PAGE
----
A speech delivered by The Duke of Sussex at Founder’s Day

Published 6 June 2019

We should all be incredibly proud and grateful knowing that 46 of you here fought in the Second World War... I thank you for inviting me here today and I wish you all the health and happiness you so richly deserve.

The Duke of Sussex

I am honoured to be at the Royal Hospital today as your reviewing officer once again, on this the 75th Anniversary of D-Day.

Not only is today a prominent historical occasion, it is also a special day in the Royal Hospital calendar - bringing together families, old friends and the chance to make new ones.

Both your founder King Charles II, and Sir Christopher Wren himself would be delighted to know that the institution which opened its doors to the first Pensioners over 325 years ago, continues to fulfil its original purpose of giving exceptional care to soldiers in retirement.

They’d also be amused to hear about the late night cricket in the hallways! Much less the serenading by Colin, who I am told is Royal Variety standard, but let’s assume they haven’t seen your synchronised buggy drill quite yet!

Now I stand here before you to not only acknowledge the incredible contribution you have made to this nation but to acknowledge that you, my friends, are also seriously good fun to be around!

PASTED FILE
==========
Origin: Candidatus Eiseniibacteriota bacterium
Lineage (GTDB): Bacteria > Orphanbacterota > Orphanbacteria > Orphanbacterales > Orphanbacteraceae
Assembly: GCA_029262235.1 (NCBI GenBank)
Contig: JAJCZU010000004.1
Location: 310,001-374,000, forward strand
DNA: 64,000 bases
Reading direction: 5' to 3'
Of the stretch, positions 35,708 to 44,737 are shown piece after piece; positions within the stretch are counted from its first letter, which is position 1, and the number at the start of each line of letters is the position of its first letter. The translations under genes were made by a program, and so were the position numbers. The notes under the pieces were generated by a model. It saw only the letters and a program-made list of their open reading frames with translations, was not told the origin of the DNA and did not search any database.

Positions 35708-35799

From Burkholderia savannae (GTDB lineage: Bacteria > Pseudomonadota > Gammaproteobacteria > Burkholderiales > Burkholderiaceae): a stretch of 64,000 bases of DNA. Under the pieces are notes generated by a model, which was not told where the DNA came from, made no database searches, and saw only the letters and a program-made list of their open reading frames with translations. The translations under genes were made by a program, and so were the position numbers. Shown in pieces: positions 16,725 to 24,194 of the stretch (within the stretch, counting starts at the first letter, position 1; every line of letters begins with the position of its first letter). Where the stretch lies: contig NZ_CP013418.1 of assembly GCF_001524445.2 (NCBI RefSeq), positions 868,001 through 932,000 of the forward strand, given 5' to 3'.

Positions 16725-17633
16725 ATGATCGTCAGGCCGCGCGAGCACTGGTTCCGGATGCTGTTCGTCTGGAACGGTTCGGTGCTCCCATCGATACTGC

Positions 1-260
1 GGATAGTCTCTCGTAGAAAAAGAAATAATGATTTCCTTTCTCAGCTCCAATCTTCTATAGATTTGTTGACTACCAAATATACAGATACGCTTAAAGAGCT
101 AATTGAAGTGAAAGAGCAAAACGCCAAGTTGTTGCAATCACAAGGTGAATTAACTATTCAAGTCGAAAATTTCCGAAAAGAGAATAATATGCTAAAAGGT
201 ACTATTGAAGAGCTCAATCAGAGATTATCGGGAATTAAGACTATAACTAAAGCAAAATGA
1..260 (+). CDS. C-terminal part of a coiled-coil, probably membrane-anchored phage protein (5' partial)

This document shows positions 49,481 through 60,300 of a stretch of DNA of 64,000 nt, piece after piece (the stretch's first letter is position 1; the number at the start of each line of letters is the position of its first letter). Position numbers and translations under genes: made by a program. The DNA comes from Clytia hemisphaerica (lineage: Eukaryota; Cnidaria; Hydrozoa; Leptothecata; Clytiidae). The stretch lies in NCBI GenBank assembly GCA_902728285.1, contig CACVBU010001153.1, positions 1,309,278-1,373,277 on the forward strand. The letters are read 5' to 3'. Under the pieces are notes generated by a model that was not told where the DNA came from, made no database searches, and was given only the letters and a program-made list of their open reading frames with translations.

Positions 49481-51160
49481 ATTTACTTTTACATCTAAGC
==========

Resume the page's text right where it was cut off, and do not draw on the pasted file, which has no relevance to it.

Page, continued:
You will always stand out in your scarlet coats and white gloves, but to me, whether I see you at Westminster Abbey, the Chelsea Flower Show, Twickenham Stadium, or the pub, I notice that you are always smiling.

Don’t ever underestimate the joy that you bring to everyone you meet. You represent something really quite special, you are special, and society will always recognise that.  That is an important part of your legacy.

Here, I see a community that continues to value the importance of teamwork which military service in particular can teach you.

It’s a community that focuses on supporting each other with kindness, respect and compassion, as well as reaching out to serve the wider community.

I have just visited the infirmary and seen the excellent facilities and care being provided to those pensioners who are unable to be on parade here today. No doubt they’re watching from the windows cheering you all on.

I think we should all be incredibly proud and grateful knowing that 46 of you here fought in the Second World War; many of you in other conflicts including Korea, Malaya, Borneo and that the ‘youngsters’ among you wear Northern Ireland, South Atlantic and First Gulf War Medals with pride. 

On this 75th Anniversary of D-Day, I can comfortably speak for everyone when I say we are honoured to be in the presence of six Normandy Landing veterans.

To all who are on parade today, I can only say that you are a constant reminder of the great debt we owe those who have served this nation.

You embody the fitting home that awaits them in the peace and tranquillity of the Royal Hospital, should they want it.

But more widely, wherever you are, your presence is a symbol of the sacrifices that have been made by all veterans to sustain the freedoms and democracy we value so deeply today.

Ladies and Gentleman, could I ask that those who are able to, please stand in recognition of our veterans. We stand together and remember those who have sacrificed their lives for our freedom.

And for you here today, who have served us so greatly and with such honour, I congratulate you on the smartness of your turnout and the steadiness of your bearing. I thank you for inviting me here today and I wish you all the health and happiness you so richly deserve.